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Intel hid CPU bugs info from govt 'until public disclosure' Featured

Intel concealed information about two flaws in its processors from US cyber security officials and the latter only became aware of them when they were publicly disclosed a little more than six months after the processor behemoth was informed about them.

The information was revealed in letters sent by Intel and tech companies Apple and Alphabet to Greg Walden, a member of the House of Representatives who chairs the House Energy and Commerce Committee, Reuters reported.

The flaws were reported to Intel in June 2017 by Google and the former was given the standard 90 days to fix them before they were publicly disclosed. This grace period was extended more than once, before 9 January was set as the final date.

However, when news of the flaws broke prior to this, Google went public on 3 January.

The two flaws are in Intel processors made since 1995. Meltdown removes the barrier between user applications and sensitive parts of the operating system.

Spectre, which is also reportedly found in some AMD and ARM processors, can trick vulnerable applications into leaking the contents of their memory.

Intel's response to Walden was that it did not inform the US Computer Emergency Readiness Team, or US-CERT, as there was "no indication that any of these vulnerabilities had been exploited by malicious actors".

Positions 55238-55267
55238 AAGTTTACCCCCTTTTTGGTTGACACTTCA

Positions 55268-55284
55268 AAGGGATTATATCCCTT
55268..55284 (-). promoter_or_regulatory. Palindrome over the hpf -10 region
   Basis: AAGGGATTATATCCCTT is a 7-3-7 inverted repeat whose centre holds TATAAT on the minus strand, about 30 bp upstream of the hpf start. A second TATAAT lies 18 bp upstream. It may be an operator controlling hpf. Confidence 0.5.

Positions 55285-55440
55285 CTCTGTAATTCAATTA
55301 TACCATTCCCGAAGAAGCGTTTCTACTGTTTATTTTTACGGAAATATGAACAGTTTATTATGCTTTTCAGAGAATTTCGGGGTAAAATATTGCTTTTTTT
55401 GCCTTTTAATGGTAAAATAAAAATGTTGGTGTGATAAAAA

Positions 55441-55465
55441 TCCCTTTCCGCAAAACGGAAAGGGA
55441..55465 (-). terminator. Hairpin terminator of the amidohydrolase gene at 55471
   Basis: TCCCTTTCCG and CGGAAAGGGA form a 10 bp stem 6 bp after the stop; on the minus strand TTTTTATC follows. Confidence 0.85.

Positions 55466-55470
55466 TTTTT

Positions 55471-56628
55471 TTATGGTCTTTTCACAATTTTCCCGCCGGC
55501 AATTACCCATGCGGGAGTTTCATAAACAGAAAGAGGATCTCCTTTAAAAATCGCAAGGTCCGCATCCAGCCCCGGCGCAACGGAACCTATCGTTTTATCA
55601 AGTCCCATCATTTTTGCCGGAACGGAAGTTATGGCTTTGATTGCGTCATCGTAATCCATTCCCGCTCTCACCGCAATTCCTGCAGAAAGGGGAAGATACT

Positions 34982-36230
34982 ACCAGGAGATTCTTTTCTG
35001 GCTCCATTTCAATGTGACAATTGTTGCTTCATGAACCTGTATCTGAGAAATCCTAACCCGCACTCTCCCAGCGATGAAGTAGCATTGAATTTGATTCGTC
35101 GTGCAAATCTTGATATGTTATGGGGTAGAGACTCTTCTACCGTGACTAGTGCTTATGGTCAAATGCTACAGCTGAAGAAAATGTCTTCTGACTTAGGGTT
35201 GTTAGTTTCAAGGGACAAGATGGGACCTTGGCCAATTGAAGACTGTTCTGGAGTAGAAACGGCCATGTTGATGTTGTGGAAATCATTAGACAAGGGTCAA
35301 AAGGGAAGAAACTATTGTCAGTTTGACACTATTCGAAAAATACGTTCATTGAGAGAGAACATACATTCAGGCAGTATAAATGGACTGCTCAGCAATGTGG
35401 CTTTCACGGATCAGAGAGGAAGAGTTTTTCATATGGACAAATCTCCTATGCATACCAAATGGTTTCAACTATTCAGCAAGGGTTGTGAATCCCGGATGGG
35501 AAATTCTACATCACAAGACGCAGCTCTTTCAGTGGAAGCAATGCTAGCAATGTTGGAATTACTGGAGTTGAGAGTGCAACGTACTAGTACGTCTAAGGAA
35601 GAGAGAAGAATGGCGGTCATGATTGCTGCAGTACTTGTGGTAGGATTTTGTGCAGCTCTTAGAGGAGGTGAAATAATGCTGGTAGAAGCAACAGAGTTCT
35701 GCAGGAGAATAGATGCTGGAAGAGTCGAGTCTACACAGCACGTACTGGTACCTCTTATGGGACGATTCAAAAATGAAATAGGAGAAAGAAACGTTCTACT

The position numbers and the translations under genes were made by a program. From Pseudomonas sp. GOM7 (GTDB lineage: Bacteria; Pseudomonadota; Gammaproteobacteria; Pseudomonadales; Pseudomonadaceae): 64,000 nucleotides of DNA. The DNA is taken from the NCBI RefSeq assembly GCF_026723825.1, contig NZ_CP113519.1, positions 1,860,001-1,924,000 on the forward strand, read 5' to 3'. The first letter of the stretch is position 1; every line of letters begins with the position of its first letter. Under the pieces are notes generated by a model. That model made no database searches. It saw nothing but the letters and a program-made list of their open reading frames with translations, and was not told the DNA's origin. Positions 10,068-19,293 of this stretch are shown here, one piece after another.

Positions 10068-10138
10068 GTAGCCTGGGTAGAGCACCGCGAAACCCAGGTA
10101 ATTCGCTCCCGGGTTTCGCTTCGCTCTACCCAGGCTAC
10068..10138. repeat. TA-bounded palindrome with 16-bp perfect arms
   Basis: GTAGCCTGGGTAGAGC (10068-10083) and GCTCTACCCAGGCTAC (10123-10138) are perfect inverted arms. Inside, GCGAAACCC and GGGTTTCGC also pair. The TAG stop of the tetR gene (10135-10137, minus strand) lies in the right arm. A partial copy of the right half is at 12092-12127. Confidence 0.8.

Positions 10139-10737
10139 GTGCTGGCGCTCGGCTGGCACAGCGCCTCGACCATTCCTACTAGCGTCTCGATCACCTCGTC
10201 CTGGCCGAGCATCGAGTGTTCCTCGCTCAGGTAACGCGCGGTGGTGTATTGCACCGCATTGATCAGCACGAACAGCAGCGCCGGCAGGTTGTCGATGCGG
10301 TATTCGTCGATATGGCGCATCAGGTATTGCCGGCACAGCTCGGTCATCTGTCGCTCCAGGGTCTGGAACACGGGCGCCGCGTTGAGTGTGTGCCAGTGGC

The company said it did not carry out any analysis of whether the flaws might be exploitable on critical infrastructure as it thought that this might not be the case, but said that it had informed some other technology companies.

Alphabet's letter said it had left the decision of informing US-CERT up to Intel.

Walden also sought answers from Microsoft, AMD, ARM and Amazon. Microsoft said it had informed some anti-virus software companies about the flaws a number of weeks they were finally publicly disclosed.

As iTWire reported recently, Intel faces a total of 33 lawsuits over the two flaws. Additionally, the Boston law firm of Block & Leviton is preparing a class action lawsuit against Intel chief executive Brian Krzanich for allegedly selling a vast majority of his Intel stock after the company was notified of the two security flaws and before they became public.

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Sam Varghese

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Sam Varghese has been writing for iTWire since 2006, a year after the sitecame into existence. For nearly a decade thereafter, he wrote mostly about free and open source software, based on his own use of this genre of software. Since May 2016, he has been writing across many areas of technology. He has been a journalist for nearly 40 years in India (Indian Express and Deccan Herald), the UAE (Khaleej Times) and Australia (Daily Commercial News (now defunct) and The Age). His personal blog is titled Irregular Expression.

 

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